Metabolic Syndrome and Risk of Dementia in Older Adults

Authors


Address correspondence to Paola Forti, Department of Internal Medicine, Ageing, and Nephrology; University Hospital S. Orsola-Malpighi, Via Massarenti, 9 - 40138 Bologna, Italy. E-mail: paola.forti@unibo.it

Abstract

OBJECTIVES: To investigate the association between metabolic syndrome (MetS; a clustering of cardiovascular risk factors including abdominal obesity, hypertension, dyslipidemia, and hyperglycemia, each of which has been individually associated with dementia) and incident dementia, Alzheimer's disease (AD), and vascular dementia (VaD) in older adults before and after the age of 75.

DESIGN: Prospective population-based cohort.

SETTING: An Italian municipality.

PARTICIPANTS: A community-based sample of 749 subjects aged 65 and older who, in 1999/2000, were free of cognitive impairment and, in 2003/04, underwent follow-up for incident dementia.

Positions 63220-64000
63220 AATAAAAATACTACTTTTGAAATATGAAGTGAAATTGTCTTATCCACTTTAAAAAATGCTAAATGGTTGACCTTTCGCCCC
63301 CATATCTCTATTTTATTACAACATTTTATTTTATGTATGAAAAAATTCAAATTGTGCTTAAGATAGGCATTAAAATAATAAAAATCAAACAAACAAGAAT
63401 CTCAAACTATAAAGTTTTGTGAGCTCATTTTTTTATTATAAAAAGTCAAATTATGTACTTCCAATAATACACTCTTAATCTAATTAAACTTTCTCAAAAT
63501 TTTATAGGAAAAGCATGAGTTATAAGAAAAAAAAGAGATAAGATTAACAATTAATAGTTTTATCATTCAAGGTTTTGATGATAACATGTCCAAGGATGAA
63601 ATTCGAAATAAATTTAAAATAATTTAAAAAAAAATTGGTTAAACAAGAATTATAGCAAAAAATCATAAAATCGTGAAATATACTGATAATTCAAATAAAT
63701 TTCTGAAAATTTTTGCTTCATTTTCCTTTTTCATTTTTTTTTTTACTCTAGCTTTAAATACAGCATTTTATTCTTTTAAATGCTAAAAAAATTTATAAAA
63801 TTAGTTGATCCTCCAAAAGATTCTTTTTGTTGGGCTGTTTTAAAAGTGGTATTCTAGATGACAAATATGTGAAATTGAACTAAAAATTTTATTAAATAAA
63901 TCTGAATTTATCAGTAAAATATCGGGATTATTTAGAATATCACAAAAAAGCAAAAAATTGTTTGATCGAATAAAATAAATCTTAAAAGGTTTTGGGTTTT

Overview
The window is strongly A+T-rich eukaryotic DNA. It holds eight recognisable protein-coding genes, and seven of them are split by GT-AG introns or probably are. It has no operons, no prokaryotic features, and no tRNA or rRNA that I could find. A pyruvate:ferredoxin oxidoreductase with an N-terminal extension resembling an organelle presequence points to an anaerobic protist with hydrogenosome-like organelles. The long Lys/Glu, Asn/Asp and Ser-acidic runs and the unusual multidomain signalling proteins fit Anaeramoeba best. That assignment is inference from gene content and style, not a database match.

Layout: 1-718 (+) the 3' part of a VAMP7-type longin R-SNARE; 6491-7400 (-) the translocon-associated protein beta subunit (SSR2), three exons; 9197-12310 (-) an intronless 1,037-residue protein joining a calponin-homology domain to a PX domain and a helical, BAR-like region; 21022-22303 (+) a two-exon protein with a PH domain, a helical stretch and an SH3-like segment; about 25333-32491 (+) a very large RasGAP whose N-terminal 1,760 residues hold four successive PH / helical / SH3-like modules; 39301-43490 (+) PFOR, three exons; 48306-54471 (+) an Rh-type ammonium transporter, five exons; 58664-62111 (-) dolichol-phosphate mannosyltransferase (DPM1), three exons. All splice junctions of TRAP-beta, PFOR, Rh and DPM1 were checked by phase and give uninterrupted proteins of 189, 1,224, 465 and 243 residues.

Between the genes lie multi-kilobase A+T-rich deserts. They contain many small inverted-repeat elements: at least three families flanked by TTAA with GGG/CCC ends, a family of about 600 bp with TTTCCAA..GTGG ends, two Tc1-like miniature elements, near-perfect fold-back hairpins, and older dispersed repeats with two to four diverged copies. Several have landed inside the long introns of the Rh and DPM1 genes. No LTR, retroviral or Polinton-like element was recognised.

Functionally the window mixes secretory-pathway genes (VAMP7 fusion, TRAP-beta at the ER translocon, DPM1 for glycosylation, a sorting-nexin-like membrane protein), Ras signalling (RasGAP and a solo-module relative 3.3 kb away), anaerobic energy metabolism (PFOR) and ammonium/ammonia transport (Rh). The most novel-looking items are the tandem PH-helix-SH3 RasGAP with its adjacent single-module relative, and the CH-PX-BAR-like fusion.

MEASUREMENTS: The relationship between incident overall dementia, AD, and VaD and MetS. Dementia was defined according to the Diagnostic and Statistical Manual of Mental Disorders, Fourth Edition. MetS was defined according to the National Cholesterol Education Program criteria.

RESULTS: Risk of overall dementia and its subtypes was not associated with MetS or any MetS component in participants younger than 75. In participants aged 75 and older, MetS was associated with a lower risk of AD (hazard ratio (HR)=0.33, 95% confidence interval (CI)=0.12–0.94) but not of VaD, and abdominal obesity was associated with a lower risk of overall dementia (HR=0.53, 95% CI=0.28–0.98).

CONCLUSION: MetS measured in late life is not associated with risk of dementia. After age 75, persons with MetS may even be at lower risk for AD.

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